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  • Fannie Mae and Freddie Mac Update Servicing Guides

    Lending

    On October 11, Fannie Mae and Freddie Mac announced updates to their respective Servicing Guides.

    Fannie Mae. Servicing Guide Announcement SVC-2017-09 highlights recent updates to the Servicing Guide, including topics related to the management of electronic transactions such as: (i) confirmation that sellers and servicers may originate, service, and modify loans using electronic records (electronic promissory notes require special approval); (ii) streamlined language clarifying requirements for the accuracy of information in electronic records; (iii) specification that paper records are not required for recorded mortgages and deeds of trust; (iv) clarification that all electronic signatures must comply with ESIGN, UETA, and other applicable laws; and (v) the removal of requirements for document custodians from the Servicing Guide that were duplicative of requirements set forth in Fannie Mae’s Requirements for Document Custodians. Additional updates address changes made to the reimbursement of foreclosure sale publication costs for costs incurred on or after January 1, 2018, and specific guidance for servicers pertaining to mortgage liens (to be implemented by December 1, 2017).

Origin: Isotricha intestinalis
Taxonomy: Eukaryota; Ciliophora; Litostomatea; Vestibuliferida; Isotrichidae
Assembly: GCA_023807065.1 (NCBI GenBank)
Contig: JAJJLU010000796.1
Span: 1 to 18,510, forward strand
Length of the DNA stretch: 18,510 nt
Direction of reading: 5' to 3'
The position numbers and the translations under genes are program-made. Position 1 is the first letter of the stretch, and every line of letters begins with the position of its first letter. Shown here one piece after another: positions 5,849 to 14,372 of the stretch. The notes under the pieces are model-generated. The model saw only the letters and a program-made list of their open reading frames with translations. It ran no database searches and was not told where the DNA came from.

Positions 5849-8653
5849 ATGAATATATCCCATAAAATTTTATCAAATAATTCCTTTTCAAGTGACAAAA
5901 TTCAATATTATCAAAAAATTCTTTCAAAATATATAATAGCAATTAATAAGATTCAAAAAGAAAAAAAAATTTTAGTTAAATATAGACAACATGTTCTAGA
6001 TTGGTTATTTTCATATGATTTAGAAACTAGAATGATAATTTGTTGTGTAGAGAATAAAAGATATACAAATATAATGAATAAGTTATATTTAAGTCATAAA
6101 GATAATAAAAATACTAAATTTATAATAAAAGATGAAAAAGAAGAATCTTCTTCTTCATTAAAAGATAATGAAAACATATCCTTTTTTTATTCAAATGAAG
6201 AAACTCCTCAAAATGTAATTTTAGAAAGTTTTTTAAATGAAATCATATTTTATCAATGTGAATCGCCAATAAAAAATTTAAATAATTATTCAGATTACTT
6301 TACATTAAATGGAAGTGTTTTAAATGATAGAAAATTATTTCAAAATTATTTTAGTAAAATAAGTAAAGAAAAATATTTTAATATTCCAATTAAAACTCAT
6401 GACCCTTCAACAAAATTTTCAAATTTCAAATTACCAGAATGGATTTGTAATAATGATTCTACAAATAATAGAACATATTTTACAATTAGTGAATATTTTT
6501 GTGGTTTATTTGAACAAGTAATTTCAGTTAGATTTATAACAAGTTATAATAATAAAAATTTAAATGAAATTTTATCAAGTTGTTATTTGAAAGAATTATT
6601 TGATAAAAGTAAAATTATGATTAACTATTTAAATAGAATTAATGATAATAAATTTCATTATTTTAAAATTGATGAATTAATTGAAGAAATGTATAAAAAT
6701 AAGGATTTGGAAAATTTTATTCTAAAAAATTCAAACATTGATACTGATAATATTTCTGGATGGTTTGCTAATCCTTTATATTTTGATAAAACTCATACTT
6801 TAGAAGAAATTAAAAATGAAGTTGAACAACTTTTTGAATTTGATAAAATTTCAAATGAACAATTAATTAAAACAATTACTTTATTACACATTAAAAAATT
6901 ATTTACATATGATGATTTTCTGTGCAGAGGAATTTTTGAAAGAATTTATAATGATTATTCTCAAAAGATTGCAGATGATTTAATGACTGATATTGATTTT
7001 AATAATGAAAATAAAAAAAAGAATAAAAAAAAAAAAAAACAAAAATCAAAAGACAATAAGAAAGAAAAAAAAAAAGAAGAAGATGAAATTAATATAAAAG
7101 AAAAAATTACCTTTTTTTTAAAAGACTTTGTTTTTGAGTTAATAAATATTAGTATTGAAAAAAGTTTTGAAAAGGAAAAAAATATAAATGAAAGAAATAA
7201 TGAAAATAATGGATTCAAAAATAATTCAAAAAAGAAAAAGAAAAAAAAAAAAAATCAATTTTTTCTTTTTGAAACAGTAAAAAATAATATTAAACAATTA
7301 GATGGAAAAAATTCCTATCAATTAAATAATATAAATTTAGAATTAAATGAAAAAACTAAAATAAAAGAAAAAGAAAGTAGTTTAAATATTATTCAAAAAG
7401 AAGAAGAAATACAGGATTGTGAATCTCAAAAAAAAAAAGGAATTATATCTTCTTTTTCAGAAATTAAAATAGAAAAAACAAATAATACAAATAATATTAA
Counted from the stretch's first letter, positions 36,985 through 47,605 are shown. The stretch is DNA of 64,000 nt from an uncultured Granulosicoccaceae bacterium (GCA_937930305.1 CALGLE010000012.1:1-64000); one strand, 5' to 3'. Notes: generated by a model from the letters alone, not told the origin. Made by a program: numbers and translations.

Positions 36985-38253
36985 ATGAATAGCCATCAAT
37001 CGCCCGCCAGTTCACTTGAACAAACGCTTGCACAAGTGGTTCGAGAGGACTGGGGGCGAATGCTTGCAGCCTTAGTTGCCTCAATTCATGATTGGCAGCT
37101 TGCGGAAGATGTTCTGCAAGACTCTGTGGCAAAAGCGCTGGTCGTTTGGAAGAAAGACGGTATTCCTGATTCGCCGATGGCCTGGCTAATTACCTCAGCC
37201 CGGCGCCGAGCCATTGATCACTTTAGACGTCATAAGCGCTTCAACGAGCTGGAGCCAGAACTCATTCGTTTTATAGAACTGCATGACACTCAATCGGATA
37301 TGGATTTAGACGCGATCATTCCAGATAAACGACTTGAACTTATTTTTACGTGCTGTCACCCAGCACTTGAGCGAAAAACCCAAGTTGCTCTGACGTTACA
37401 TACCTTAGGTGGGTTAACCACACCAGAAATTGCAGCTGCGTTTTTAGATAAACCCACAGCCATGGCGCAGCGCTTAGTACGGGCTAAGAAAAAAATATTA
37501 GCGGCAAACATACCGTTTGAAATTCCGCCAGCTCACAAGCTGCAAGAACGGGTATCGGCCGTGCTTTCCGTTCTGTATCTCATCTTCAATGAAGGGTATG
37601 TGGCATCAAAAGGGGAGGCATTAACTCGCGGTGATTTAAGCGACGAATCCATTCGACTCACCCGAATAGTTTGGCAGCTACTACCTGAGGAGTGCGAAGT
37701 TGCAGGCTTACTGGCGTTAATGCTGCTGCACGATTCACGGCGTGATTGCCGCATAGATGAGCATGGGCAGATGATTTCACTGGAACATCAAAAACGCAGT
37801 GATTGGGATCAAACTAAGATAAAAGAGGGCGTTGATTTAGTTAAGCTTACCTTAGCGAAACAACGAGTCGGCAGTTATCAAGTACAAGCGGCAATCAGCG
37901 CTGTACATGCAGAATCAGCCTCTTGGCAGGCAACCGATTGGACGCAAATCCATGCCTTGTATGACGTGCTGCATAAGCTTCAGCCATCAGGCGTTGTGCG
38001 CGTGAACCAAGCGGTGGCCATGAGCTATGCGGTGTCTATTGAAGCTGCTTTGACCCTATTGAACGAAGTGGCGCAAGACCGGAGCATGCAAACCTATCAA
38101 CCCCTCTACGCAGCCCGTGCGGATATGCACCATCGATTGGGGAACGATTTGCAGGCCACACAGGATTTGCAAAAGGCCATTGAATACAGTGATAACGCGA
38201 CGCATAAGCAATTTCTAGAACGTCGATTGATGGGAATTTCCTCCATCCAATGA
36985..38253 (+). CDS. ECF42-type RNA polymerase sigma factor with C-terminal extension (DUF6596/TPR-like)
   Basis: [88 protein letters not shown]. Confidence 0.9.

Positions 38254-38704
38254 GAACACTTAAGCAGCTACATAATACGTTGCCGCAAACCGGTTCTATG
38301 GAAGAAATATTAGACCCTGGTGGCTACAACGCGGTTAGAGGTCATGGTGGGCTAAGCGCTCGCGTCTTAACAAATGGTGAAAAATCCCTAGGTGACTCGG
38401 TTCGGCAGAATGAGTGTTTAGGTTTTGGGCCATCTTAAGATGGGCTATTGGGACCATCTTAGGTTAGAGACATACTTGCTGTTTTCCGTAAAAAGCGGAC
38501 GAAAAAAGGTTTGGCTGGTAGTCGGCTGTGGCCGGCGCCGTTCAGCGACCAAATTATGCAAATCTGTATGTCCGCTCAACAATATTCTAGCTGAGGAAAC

Freddie Mac. Freddie Mac issued Bulletin 2017-22 announcing servicing updates concerning (i) modifications to imminent default evaluation and process requirements (jointly developed with Fannie Mae) that will take effect July 1, 2018; and (ii) provisions under the Servicemembers Civil Relief Act (SCRA) related to compliance time frames for servicers when responding to, or submitting requests for, interest rate reductions, along with updates that take effect February 1, 2018, concerning Guide Exhibit 71 used by servicers to report eligible SCRA interest rate subsidized loans. The updates also eliminate the manual property condition certificate process and modify time frame requirements for cancelling property insurance policies on real estate owned properties.

    Lending Agency Rule-Making & Guidance Fannie Mae Freddie Mac Mortgage Servicing Electronic Signatures ESIGN UETA SCRA